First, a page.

Apple Patches Wi-Fi Vulnerability
September 22, 2006
Updated: Without admitting there is a "known" exploit, Apple has released new software to prevent drive-by Wi-Fi attacks on all current Macs.
Apple this week released a security content update for its AirPort Wi-Fi, which may bring to a close a two-month firestorm of controversy about not just the so-called Wi-Fi drive-by exploit, but also whether Macintosh computers were truly vulnerable, and whether Apple tried to cover up that fact.
In early August, researchers demonstrated via video tape a potential exploit hackers could use to hijack a computer's Wi-Fi connection. The video (WMV), shown at the Black Hat USA 2006 conference, depicted researcher David Maynor of SecureWorks demonstrating how it worked using an Apple MacBook laptop computer.
The implication that a MacOS X computer could be vulnerable set off a firestorm of controversy, despite the researchers openly doing the demo with a third-party wireless card. However, they also said the exploit would work on just about any computer platform or driver that was not updated.
Indeed, Intel issued new firmware for its Centrino Mobile Platform just before the video debuted, lending credence to the claim. Intel apparently laid the need for the updates at Microsoft's feet, stating, "An attacker could potentially exploit these vulnerabilities which could potentially lead to remote code execution and system control."
The tech blogosphere went crazy over whether this was an exploit that could impact the actual Mac native Wi-Fi drivers. Some on the side of the researchers called the reaction against them an "orchestrated assault." Many pro-Mac camps stated unequivocally that there was no such exploit for native Mac Wi-Fi drivers. Glenn Fleishman, the "unsolicited pundit" behind Wi-Fi Networking News, says those statements weren't made by anyone credible, and that most analysts believe "the class of exploit described was highly probably in all Wi-Fi adapters, because of its nature."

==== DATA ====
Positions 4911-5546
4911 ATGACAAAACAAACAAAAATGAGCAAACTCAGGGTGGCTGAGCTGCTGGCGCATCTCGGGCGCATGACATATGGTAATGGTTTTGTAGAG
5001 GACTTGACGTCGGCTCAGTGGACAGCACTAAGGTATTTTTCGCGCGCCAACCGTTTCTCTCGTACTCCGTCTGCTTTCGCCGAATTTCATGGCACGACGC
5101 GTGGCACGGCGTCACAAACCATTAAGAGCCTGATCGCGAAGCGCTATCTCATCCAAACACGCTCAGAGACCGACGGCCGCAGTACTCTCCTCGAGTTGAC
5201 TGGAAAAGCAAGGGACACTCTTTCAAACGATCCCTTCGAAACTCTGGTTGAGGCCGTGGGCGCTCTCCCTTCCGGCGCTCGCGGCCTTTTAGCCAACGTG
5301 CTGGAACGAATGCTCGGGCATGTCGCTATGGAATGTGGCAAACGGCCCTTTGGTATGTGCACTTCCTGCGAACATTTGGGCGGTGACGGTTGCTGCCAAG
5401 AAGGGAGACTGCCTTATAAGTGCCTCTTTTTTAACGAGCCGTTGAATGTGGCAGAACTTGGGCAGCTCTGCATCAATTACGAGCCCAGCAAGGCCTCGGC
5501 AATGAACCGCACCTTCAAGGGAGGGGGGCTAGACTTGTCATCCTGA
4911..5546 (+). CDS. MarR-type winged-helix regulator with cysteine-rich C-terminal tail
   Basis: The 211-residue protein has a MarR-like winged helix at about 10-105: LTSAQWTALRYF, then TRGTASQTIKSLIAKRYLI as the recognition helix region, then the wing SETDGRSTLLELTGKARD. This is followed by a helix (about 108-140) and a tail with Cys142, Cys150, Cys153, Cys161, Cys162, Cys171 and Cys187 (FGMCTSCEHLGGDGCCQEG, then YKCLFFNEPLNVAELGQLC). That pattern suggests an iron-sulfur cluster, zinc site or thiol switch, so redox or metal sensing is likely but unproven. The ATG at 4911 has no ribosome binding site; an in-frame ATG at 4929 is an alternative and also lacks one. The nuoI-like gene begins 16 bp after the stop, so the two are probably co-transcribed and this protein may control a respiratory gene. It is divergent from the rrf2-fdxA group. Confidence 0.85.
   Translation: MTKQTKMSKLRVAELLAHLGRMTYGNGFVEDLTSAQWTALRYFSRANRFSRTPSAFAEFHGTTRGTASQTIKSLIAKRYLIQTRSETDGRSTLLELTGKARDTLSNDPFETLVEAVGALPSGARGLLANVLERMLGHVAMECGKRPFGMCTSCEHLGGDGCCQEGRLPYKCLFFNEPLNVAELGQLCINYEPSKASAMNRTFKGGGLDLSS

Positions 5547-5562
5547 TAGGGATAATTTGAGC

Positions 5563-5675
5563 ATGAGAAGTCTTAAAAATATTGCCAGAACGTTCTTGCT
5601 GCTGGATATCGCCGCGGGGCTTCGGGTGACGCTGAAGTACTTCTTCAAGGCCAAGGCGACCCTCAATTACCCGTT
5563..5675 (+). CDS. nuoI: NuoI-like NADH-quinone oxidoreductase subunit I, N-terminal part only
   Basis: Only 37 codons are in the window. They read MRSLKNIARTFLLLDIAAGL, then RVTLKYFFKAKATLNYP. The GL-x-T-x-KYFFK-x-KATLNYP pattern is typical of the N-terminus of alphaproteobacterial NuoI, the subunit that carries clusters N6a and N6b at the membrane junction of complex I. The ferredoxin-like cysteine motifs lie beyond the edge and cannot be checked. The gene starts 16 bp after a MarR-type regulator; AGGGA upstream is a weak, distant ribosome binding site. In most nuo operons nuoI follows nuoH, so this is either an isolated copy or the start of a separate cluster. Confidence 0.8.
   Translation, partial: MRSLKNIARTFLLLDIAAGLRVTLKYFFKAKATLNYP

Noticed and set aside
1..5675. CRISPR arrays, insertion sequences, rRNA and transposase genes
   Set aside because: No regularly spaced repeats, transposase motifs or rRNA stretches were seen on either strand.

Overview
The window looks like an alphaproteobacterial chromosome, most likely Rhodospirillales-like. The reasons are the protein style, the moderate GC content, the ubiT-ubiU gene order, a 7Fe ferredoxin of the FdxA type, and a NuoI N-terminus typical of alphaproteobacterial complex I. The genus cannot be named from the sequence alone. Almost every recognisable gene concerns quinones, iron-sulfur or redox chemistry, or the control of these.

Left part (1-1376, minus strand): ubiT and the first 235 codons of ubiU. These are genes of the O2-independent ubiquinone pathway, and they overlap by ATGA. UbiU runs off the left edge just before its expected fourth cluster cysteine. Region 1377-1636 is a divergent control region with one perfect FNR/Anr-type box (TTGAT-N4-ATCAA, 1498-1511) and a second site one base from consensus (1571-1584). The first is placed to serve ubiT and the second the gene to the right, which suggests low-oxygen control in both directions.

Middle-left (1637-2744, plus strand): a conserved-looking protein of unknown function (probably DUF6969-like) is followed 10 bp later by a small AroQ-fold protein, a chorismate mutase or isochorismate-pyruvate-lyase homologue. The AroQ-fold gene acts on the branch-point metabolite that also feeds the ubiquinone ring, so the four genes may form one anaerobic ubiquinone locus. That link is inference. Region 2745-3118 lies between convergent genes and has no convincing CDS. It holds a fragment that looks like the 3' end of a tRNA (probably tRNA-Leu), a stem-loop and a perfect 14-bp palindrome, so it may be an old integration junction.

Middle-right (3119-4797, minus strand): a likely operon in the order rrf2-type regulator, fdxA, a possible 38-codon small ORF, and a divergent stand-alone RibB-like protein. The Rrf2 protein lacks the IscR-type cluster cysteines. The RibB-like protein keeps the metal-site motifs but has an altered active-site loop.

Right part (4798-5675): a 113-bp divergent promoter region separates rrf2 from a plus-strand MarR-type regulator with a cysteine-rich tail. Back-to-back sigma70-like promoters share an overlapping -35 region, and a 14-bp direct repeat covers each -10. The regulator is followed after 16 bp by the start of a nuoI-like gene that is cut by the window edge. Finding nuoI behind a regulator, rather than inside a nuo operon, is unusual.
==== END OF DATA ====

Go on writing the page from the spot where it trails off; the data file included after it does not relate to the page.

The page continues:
Most of the breakdown probably comes in the confusing way the researchers revealed the exploit to the world commentator Joe Barr called their video "faux disclosure" and how they handled it afterwards, by clamming up. This could be potentially due to business issues, such as a recent merger SecureWorks went through (with LURHQ). That could have gagged the researchers as much as any pressure from Apple's lawyers (another popular theory). Maynor's fellow researcher on this issue, Jon "Johnny Cache" Ellch, made reference on a mailing list in early September to Apple creating a PR smear campaign, but fell short of saying the company sent in the lawyers.
Apple's update covers arbitrary code execution (when a system is taken over) and system crashes caused by attackers through the wireless network. The updates are covered by either AirPort Update 2006-001 or Security Update 2006-005, whichever your system requires, depending on whether it uses an Intel or PowerPC CPU. Manual downloads of the updates are available at Apple Support.
Apple says there are currently no known exploits to these vulnerabilities, that the "drive-by" as demoed by SecureWorks does not impact their systems, and that this release is unrelated.
At the time the video debuted, the researchers said Macs were not immune to the exploit -- but Apple says that to date no evidence has been provided by SecureWorks to back that up, that this firmware release is "pre-emptive," and that it was done after an internal audit of the driver code.
It's possible this audit was prompted by an early approach from SecureWorks. Fleishman says he believes Apple's statement that there's no such exploit.
Maynor and Ellch are going to talk about the exploit again publicly at the end of September at Toorcon 8, but Fleishman doubts they will show any details or code, or that any such thing was provided to Apple.